A Doggie Story (#339)

Our rescue dogs were very different in temperament. Woofie, the Labrador mix, saw every creature as a potential playmate. If he could have, that dog would have opened the door to any stranger with a ball…or a knife, or a gun.

Fey, our German shepherd and shar-pei mix, saw every stranger as a potential threat, unless they were a white male over six feet tall who smelled like In-n-Out burgers. (You can probably guess who rescued her from the streets of Los Angeles and what food they used to gain a starving dog’s trust.) Fey refused to let the gas meter man near the house, which was a pain in the ass, but she also refused to let burglars break into the house, which everyone except Woofie found heroic.

Woofie shook off criticism like water. “Bad dog!” meant nothing to him. So did “no!” and even, “Jesus fucking Christ, Woofie, how did you dig up an entire bougainvillea in two minutes?!”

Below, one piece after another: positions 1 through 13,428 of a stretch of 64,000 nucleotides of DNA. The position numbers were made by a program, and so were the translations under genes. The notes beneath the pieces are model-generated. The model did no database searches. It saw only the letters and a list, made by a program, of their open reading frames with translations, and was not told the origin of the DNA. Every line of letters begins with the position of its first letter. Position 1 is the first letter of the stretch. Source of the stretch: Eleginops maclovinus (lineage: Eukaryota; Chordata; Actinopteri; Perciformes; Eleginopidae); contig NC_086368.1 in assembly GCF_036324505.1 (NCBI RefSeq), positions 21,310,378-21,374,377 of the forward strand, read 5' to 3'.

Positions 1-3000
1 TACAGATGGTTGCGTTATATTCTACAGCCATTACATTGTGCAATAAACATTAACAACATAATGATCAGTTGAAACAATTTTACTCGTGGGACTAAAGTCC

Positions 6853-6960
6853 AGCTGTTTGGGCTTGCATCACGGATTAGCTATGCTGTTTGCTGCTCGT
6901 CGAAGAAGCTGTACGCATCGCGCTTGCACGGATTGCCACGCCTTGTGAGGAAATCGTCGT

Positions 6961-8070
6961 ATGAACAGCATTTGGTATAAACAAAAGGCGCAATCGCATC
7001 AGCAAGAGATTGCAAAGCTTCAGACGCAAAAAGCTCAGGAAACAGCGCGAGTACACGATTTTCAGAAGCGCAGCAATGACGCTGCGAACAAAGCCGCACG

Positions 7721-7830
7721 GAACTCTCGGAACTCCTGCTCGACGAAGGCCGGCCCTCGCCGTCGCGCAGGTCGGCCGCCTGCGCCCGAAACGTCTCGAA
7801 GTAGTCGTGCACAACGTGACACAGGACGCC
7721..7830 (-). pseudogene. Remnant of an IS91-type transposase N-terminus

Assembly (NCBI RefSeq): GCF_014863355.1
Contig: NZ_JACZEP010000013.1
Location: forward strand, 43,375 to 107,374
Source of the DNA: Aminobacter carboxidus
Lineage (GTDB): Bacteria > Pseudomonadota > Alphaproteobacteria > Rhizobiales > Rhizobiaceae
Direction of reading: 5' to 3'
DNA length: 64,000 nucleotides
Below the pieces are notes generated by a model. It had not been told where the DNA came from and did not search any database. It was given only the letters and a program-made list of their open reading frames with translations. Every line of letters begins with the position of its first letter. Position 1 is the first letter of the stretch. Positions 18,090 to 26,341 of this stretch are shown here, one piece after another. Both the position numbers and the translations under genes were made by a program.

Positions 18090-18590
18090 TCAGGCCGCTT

A voice raised at Fey would result in her freezing or hiding. She was an unusual mix of fierce protector and sensitive shepherd.

Fey preferred to spend her day outside, lying on her bed on the patio unless a street sweeper, squirrel, or passing dog needed to be warned off. She and Woofie would wrestle and play tug-o-war, but Fey would break off immediately to run her guard route if she sensed a potential intruder. (Woofie would then plant himself in the middle of her route, earning warning snarls and snaps which bothered him not at all.)

One Saturday afternoon, as I prepared for date night, I heard a strange, high pitched swooshing noise and some loud clicking. I checked outside. Fey was on her bed in the sun, right under the bathroom window. I checked around the house, and mentioned the noise to Andy. He shrugged it off and continued roughhousing with Baby D.

I went to dry my hair. My hair dryer had been on less than a minute when the bathroom window cracked.